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Indian man Iqbal gets a layer of face cream as he receives a facial massage at a men's beauty parlour in New Delhi on Sept. 5, 2007.PRAKASH SINGH

By day, Anil Chopra drives hard bargains on pricey imported cars, but every Thursday night this burly Indian businessman shifts gears for a leisurely skin-lightening facial.

Mr. Chopra, 35, says he makes time for his regular beauty regime at a Delhi salon because "there is more competition to look presentable in the corporate world today.

"It can also help with the ladies," he adds, winking awkwardly as the clinician scrapes thick white paste from his face.

Mr. Chopra is one of a growing number of Indian men, both urban and rural, who have recently adopted the female habit of using skin lighteners or bleaches in the belief that a pale complexion brings success in life, love and business.

International cosmetic giants such as Nivea, Avon, L'Oreal and Unilever are cashing in on this trend but the market leader is an Indian firm, Emami Group Ltd. In the four years since it launched its "Fair and Handsome," skin-lightening cream for men, the company has seen sales grow annually by 35 per cent to about $30-million, says its director Mohan Goenka.

But critics suggest companies are profiting by convincing men to succumb to the same prejudice that prompted women to first use similar products. In status-conscious India, dark skin was traditionally associated with the lower social strata who often made a living outdoors, while Brahmins, the priestly caste, were revered and fair-skinned after spending generations indoors studying religious texts.

Even today, newspaper matrimonial ads confirm this preoccupation as prospective brides and grooms often mention their "fair," "wheatish," or "light" complexions.

Brinda Karat, an Indian parliamentarian, says skin fairness products reinforce these old stereotypes.

"They are racist, prejudicial and demeaning," Ms. Karat says. "These items and their advertising clearly devalue dark skin."

She points out that ads for the products play on these negative attitudes. Typically, they depict Bollywood stars showing sad, dark-skinned comrades how a fair complexion attracts both love and good jobs. One recent commercial has the hero plainly tell his unfortunate friend that he is unlucky "because of the colour of your face."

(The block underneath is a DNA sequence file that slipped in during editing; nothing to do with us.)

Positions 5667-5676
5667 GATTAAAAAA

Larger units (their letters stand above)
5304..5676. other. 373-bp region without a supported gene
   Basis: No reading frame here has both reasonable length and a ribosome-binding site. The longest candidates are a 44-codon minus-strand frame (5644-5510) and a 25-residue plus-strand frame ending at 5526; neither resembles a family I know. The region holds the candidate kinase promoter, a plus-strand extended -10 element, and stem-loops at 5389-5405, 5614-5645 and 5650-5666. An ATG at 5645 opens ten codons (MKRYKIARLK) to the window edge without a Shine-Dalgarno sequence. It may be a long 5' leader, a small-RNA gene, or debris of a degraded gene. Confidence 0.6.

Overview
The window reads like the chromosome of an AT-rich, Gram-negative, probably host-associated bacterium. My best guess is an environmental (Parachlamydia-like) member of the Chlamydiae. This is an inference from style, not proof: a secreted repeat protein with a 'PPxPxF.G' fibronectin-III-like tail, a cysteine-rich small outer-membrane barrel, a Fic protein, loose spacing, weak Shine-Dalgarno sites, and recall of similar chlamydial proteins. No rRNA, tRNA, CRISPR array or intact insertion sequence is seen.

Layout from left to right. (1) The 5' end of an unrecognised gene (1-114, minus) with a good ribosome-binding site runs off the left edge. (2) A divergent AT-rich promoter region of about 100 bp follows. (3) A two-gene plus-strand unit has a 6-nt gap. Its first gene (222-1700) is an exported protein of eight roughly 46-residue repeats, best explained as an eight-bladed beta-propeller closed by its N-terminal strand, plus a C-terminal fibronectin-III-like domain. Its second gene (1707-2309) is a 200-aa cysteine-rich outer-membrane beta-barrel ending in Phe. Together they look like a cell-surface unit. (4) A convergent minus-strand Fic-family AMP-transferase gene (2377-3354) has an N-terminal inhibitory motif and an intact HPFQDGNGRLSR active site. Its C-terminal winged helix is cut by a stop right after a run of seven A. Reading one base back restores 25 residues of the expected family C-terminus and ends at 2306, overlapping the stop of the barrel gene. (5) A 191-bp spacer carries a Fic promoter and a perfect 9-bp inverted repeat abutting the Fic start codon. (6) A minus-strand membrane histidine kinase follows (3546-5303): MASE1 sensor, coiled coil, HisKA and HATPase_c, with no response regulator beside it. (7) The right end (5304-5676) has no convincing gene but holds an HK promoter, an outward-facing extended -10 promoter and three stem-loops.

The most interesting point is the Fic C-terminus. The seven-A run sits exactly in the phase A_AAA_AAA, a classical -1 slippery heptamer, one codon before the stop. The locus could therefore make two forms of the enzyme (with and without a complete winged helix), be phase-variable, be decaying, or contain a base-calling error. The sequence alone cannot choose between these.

"Our culture does tend to savour people with white skin and sadly, this is now being reinforced for men," says Ms. Karat, who recently demanded stricter advertising guidelines from fellow legislators.

At the Delhi-based Centre For Advocacy and Research, director Akhila Sivadas has also objected publicly to the products because they suggest "black skin is a tragedy, while fair equals success and happiness all tied in with a little Indian machismo and groomed for a global look."

Emami's Mr. Goenka says demand for his firm's cream "might reflect a fascination with fairness that's a carry-over from our British Raj period."

But he also thinks it's simply a different beauty concept. "In the West, people want a tan and here people just like to be fair."

He says his customers aren't just sophisticated city men. About 40 per cent of the cream's purchasers live in small villages where they pay six rupees (about 14 cents) for weekly home treatments.

A recent AC Nielsen marketing report for India speculates the trend reflects "increasing disposable incomes or greater exposure to the West" with the explosion of satellite television and Internet service in India, and concludes "good times are ahead for marketers."

Sanjay Sawhney, a Delhi salon franchiser, agrees. He recently attended a national skin care conference in Mumbai where speaker after speaker acknowledged that "the Indian man is much more aware and beauty conscious than just 20 years ago."

Already, the men's fairness market in India is estimated to be worth $70-million. Marketers are constantly adding new products including whitening soaps, moisturizers, powders, lightening aftershaves, even fairness wipes.

Mr. Sawhney says racism isn't behind the trend. "It's just that opposites always attract. Dark skinned people want light. Curly haired people want straight and on it goes."

Whatever the reason, increased desire has also spawned cheap, black-market imitations that can cause facial scarring and skin damage. Ms. Sivadas, the consumer advocate, says a few bogus products for men and women even contain ammonia, hydrochloric acid or dangerously high doses of hydroquinone that can cause cancer, adrenal gland problems and mercury poisoning.

Some dermatologists are even discouraging the use of legitimate skin-whitening products because they say the creams require constant application, are only partially effective and become a regular drain on the pocketbook.

But back at the Delhi salon, Mr. Chopra says he's just relieved men now have their own fairness products.

"I used to borrow my sister's or my mother's whitening stuff. It was so terrible, so embarrassing."

Special to The Globe and Mail